"Our priorities as a chapter are to develop dignified and purposeful activities for all men irrespective of sexual orientation, as well as to lead in determining the rights of individuals in society, through respect and the promotion of a positive and strong image," Rhude said.

And while the fraternity targets men who identify as gay, bisexual and transgender, it is open to all men.

"Our organization prizes our dedication to inclusivity and diversity. For our chapter, it is not simply enough to know that oppression exists," Rhude said.

"Without the support and work of all of our brothers (including the work and support of our allied heterosexual brothers), our chapter would not be where it is today," he added. "For our chapter, awareness must be followed up with action and words must be back up with initiative. In essence, when it comes to combating systems of power and oppression, Delta Lambda Phi-Omega chapter puts its money where its mouth is."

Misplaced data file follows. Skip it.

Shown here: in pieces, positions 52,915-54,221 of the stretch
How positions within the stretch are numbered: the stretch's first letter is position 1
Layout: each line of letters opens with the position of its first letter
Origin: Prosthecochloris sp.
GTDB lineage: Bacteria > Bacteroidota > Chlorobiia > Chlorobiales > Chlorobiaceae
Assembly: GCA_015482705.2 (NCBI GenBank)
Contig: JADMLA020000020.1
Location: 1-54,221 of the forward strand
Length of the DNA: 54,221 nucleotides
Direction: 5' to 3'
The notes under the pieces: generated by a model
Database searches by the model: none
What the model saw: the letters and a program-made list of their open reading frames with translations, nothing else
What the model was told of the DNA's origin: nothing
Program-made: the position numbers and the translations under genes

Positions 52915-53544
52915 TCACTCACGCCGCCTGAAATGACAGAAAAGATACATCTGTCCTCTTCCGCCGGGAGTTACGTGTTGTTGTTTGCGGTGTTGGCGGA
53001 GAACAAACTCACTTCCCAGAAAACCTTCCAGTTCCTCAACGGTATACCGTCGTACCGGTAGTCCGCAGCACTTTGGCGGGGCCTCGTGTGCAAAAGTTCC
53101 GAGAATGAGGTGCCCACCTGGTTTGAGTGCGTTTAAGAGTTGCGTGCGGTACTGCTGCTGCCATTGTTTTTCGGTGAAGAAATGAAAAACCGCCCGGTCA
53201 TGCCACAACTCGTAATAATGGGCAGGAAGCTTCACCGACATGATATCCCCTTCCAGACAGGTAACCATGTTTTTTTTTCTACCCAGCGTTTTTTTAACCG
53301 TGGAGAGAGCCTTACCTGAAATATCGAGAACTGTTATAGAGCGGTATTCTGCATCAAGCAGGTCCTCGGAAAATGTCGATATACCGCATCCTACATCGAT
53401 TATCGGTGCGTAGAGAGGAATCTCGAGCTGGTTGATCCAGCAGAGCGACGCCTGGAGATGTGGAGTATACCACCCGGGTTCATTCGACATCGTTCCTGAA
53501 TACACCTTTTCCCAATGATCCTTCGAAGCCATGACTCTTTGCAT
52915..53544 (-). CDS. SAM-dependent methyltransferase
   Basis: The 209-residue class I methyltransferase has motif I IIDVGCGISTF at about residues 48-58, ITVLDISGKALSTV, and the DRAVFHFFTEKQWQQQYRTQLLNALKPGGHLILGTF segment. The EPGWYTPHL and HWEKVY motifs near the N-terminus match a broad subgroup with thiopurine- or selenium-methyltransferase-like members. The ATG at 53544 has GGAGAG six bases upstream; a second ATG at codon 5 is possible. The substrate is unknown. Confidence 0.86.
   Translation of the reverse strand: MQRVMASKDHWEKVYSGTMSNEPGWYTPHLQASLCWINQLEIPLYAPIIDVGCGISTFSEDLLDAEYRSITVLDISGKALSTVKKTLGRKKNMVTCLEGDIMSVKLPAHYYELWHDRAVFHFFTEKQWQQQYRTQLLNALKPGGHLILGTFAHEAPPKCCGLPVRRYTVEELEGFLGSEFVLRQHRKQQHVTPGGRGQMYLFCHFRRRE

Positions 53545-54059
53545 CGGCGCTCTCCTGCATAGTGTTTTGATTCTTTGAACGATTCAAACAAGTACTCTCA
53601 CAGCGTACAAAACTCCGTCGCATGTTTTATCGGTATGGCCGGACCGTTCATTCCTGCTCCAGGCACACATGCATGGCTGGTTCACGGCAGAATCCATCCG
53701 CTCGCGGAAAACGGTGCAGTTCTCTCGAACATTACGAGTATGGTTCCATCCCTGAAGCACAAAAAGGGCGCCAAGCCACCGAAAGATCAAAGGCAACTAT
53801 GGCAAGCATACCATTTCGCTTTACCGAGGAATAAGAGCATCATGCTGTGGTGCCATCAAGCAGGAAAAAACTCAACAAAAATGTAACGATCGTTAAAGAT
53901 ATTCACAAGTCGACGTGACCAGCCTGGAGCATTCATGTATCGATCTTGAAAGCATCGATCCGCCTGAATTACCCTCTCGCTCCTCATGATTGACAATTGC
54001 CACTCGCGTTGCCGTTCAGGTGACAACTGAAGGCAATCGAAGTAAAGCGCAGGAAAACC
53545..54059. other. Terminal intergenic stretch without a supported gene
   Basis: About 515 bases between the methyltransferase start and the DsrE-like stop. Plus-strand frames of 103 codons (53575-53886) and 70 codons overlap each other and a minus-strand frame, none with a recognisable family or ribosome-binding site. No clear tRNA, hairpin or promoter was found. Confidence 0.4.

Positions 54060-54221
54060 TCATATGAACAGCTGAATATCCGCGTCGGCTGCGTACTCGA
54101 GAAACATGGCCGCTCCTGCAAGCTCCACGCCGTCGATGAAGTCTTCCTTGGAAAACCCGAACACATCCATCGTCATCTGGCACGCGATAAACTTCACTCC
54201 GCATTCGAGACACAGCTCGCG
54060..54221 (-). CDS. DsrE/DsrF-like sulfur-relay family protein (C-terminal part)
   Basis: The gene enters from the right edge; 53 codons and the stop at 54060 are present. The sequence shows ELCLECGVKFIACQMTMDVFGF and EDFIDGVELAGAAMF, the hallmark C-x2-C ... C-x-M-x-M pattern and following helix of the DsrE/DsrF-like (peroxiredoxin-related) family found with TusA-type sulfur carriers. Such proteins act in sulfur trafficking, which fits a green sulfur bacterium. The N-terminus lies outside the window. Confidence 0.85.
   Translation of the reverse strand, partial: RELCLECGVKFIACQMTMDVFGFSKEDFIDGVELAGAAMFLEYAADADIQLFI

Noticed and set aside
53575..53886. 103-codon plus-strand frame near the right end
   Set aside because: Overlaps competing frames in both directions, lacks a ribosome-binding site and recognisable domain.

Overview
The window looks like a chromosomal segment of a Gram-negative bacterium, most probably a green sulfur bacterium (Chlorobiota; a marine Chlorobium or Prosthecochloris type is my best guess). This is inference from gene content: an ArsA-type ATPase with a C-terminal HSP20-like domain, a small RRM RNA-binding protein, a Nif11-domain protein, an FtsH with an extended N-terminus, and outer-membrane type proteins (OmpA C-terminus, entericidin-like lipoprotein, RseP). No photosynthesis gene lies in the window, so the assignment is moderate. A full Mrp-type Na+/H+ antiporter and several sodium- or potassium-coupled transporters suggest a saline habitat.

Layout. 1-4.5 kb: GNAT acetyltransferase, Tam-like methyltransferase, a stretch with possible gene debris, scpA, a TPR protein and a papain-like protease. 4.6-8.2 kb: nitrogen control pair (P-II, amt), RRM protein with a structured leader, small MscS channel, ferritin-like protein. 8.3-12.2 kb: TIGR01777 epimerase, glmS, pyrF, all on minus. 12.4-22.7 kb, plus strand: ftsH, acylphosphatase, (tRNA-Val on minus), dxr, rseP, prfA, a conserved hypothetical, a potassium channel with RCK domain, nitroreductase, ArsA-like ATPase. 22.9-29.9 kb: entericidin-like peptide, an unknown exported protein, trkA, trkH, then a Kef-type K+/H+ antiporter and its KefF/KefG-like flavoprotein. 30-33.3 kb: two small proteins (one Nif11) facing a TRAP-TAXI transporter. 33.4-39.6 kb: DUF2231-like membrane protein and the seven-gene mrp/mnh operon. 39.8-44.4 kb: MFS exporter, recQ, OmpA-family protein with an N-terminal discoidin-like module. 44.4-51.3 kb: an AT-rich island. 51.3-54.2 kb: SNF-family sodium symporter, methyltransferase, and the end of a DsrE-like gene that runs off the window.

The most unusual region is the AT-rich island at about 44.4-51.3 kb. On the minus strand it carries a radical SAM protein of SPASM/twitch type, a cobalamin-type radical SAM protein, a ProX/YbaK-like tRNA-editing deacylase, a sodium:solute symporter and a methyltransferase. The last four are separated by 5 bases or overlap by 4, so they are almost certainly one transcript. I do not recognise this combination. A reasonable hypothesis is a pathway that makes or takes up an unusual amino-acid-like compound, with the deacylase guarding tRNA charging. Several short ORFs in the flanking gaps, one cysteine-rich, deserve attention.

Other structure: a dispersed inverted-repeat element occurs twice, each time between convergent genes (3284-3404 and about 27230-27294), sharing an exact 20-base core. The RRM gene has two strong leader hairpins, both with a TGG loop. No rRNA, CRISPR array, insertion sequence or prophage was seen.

Wilt also said she holds great pride for her 240-member chapter and for her involvement in Greek life at the UA.
 
"Greek life is incredibly important for our growth as women," said Wilt, noting that the chapter's average grade point average is 3.25. Also, the chapter's main philanthropic beneficiary is Alzheimer's disease research, but members also raise funds for sustainability efforts for their national organization.
 
Retaining such values is at the core of the chapter, Wilt said. With each meeting, sorority members start by revisiting values and the chapter also hosts weekly theme-based meetings for new members to discuss "why we are here and how we can be the best versions of ourselves," Wilt said, adding that a program exists specifically to initiate new members and train them on community values.
 
"A lot of the time, what gets read is the bad news about Greek life, but we are working every day to make sure we are a positive impact in the community instead of a negative one," Wilt said. "We all joined the sorority because we want to better ourselves and our community. We're just getting recognition for the work we should be doing anyway."

Contacts

Media Contact

Johanne Ives

Office of the Dean of Students

520-621-8046

johannej@email.arizona.edu